In 1781, Howard was back on the Continent though the French war had spread to Spain and Holland. Holland welcomed Howard with open arms and the Germans showed him how much his reforms had influenced their own country. Denmark’s prisons shocked Howard but he found Sweden’s jails clean, tidy and well managed. Howard visited Russia’s prisons incognito and on foot but Empress Catherine discovered his whereabouts and insisted that Howard should visit her. The reformer replied bluntly by saying that he was in Russia to visit the prisons and had no time for other things. Howard then visited the chief executioner and heard from his own lips that he was ordered to whip certain prisoners until the flesh was removed from their ribs and they died. So, too, Howard found Poland’s prison in a most inhumane condition.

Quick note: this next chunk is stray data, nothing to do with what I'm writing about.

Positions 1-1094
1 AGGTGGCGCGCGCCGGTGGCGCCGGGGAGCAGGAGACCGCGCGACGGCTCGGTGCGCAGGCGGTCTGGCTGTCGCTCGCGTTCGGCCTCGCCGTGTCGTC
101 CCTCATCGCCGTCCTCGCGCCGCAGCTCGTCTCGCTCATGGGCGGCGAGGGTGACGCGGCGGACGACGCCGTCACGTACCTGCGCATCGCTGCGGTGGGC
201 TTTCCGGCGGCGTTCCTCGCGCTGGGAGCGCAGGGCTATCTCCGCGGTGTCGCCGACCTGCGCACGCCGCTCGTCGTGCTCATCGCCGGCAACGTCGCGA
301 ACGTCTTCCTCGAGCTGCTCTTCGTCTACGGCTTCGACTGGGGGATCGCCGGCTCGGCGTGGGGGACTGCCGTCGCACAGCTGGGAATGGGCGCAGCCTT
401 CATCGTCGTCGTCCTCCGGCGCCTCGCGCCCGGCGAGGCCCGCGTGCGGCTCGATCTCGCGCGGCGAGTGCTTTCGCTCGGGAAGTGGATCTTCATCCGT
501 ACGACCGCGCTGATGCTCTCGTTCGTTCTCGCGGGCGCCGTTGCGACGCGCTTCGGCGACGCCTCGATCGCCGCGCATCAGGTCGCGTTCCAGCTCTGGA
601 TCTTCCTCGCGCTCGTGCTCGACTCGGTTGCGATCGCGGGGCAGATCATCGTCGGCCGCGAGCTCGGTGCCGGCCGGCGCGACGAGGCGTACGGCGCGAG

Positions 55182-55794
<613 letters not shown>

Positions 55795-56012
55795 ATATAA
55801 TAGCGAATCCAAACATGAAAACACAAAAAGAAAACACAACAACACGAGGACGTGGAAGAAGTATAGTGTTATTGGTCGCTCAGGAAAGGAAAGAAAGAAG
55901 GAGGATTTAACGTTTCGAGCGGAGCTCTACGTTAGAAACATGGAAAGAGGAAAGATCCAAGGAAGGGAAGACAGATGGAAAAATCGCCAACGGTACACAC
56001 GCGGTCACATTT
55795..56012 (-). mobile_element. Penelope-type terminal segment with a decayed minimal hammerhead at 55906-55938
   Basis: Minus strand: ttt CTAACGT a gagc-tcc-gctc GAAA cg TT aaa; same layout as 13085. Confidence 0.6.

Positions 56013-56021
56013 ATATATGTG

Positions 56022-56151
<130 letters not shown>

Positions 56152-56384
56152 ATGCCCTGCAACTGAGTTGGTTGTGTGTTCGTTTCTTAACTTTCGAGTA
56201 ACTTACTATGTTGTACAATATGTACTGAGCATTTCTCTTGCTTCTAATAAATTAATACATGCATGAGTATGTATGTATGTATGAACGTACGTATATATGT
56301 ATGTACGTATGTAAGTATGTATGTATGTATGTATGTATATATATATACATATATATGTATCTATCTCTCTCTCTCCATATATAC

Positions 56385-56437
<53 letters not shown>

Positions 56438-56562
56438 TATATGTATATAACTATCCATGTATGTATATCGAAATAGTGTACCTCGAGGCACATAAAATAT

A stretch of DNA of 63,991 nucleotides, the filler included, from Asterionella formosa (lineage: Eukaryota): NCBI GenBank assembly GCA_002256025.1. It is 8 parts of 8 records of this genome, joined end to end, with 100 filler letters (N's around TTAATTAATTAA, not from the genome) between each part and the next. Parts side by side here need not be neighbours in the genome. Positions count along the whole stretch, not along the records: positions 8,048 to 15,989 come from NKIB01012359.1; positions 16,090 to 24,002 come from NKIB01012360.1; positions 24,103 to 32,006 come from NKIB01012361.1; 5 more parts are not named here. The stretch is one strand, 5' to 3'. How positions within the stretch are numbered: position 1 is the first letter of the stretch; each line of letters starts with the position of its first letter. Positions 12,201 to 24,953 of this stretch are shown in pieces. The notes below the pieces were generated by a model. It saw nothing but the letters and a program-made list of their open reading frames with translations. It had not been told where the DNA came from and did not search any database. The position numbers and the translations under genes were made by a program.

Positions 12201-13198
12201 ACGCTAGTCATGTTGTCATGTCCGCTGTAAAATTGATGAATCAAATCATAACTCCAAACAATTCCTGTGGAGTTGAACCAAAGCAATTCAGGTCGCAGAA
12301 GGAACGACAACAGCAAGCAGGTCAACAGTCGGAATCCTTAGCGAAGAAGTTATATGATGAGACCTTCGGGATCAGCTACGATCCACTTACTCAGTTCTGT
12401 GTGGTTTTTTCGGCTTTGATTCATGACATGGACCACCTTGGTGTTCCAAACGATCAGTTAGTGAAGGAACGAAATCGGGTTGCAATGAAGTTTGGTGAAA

Back in England, he found that the British were dealing with Dutch prisoners as he had been dealt with by the French years before. The surgeon in Shrewsbury had raised money to clothe them but the Commission of Sick and Wounded Seamen refused to allow the prisoners aid so that they might bully them into joining the English navy. Howard, burning with righteous anger produced papers to prove his authority, called all the prisoners together and distributed the clothing with the equally angry agent standing helpless at his side.
A brief retirement from public life